The American Society of Civil Engineers – Fail.

So, I received another invitation to join the American Society of Civil Engineers. The latest offer (received several times) has been to received two years membership for the price of one year. Presumably, I’d pay the regular price for years thereafter. I’ve already checked the cost/benefit analysis, and I can’t find any profit in the membership. The discount on publications doesn’t justify the expense. The local chapter isn’t worth my time, much less my money. The magazines and publications that come with the membership don’t provide solid engineering guidance for my practice. Overall, it’s money poorly spent.

On top of that, the partially completed form they sent me for the membership application included the wrong name and contact information. Not exactly confidence-boosting.

So, when next you hear about poor highways and infrastructure, remember, it’s brought to you by the American Society of Civil Engineers, where competence and accomplishment is subordinate to diversity and academic certifications.

Please, don’t take my word for it. Read about why civil engineers ought join ASCE here, and about ASCE policy statements here. My favorite policies may be found below. [Bold is mine.]

Here:

The American Society of Civil Engineers (ASCE) supports and encourages the equitable opportunity for participation of all people within the civil engineering profession without regard to race, ethnicity, religion, age, gender, sexual orientation, nationality, or physical challenges[because construction sites aren’t physically challenging]

…Diversity is important to the future… the future workforce pool will be increasingly female and nonwhite [because…why?; also, why won’t the CE workforce be increasingly black to better represent under-represented African-Americans, specifically, or more gay or disabled?]. Progress has been made over the last several decades on acknowledging and addressing these matters, but there is still work to be done.

Here:

“[ASCE] recognizes… the need for social equity in the consumption of resources.  To achieve these objectives, ASCE supports the following implementation strategies: 

-Promote broad understanding of economic, environmental, political, social, and technical issues and processes as related to sustainable development;

-Advocate economic approaches that recognize natural resources and our environment as capital assets [belonging to ?];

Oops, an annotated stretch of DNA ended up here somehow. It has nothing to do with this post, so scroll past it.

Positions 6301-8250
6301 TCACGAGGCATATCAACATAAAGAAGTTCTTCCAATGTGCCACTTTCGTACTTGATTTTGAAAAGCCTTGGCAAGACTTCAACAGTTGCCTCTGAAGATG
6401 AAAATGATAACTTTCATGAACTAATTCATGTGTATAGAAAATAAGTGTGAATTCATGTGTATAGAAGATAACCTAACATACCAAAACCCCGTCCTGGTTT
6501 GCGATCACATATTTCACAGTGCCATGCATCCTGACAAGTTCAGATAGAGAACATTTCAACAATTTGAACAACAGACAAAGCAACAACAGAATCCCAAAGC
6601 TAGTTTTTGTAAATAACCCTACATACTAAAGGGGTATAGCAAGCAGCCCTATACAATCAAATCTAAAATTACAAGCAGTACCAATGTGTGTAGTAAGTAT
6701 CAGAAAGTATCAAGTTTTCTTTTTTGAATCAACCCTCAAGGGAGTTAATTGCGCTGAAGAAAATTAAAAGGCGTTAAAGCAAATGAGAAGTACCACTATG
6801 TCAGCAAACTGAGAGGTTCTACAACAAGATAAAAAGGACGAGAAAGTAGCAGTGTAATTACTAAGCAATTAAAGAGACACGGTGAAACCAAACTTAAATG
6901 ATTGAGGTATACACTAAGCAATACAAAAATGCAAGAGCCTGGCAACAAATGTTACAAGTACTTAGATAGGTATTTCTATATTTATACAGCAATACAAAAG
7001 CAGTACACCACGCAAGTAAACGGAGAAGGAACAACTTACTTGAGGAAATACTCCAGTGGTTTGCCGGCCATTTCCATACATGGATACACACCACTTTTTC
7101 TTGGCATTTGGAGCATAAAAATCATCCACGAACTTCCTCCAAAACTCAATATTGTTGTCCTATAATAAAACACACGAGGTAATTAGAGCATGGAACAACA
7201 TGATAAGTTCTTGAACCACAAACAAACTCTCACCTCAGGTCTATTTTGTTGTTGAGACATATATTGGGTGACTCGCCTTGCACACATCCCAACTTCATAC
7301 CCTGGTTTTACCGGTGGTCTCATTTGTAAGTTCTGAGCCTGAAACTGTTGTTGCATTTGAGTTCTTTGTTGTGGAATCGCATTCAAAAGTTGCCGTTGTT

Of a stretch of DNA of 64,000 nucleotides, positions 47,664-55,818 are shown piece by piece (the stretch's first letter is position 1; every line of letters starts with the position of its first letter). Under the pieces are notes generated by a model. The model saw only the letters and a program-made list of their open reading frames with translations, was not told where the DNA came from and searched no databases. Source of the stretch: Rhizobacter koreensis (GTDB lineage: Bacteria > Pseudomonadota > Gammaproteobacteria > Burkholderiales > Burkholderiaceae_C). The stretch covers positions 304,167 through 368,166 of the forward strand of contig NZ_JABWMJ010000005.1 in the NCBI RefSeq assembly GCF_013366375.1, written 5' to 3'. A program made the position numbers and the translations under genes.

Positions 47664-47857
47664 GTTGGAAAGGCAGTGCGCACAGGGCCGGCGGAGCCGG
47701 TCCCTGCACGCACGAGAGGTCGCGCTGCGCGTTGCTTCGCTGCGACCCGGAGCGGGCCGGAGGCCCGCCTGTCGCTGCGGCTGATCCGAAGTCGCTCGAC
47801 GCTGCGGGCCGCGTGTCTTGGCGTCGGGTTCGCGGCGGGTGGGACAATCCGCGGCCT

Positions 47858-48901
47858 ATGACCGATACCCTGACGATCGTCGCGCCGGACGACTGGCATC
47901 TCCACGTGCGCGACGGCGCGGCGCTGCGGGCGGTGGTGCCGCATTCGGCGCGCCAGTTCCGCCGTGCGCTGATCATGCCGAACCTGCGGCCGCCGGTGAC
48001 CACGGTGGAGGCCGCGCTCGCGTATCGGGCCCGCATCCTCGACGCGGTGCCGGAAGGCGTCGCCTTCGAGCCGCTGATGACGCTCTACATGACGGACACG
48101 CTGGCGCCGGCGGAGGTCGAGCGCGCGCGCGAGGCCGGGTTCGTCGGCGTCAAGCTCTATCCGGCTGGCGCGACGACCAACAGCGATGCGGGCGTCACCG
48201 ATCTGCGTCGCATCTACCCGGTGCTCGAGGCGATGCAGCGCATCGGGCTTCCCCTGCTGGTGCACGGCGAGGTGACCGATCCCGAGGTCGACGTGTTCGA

Here:

The American Society of Civil Engineers (ASCE) supports the following …

-Establishing …plans at federal, state and local levels that promotes [sic] reduction of greenhouse gas emissions and timely adaptation to the effects of climate change…;

-Establishing …targets and time frames for the reduction of greenhouse gas emissions;

-Incorporating …incentives [financial support] for the short term development and implementation of high efficiency and low or zero greenhouse gas emitting technologies and cost-effective carbon capture and storage of emissions …;

-Stimulating private investment in greenhouse gas reducing technologies by establishing a market value for greenhouse gas emissions over the long term; [cap and trade]

-Encouraging the use of …financial mechanisms [such as taxes and fees] to reduce greenhouse gas emissions; and

-Encouraging actions by other countries to reduce their greenhouse gas emissions. [Kyoto protocol.]

If current trends continue, by the end of this century atmospheric greenhouse gas concentrations could be twice what they were at the beginning of the industrial revolution.  These increased concentrations could contribute to climate change, including severe precipitation events, increases in global average temperatures, droughts (and associated wildfires), floods, and rising sea levels.  With time, these changes could become more pronounced with attendant weather, disease, and national/global economic disruptions

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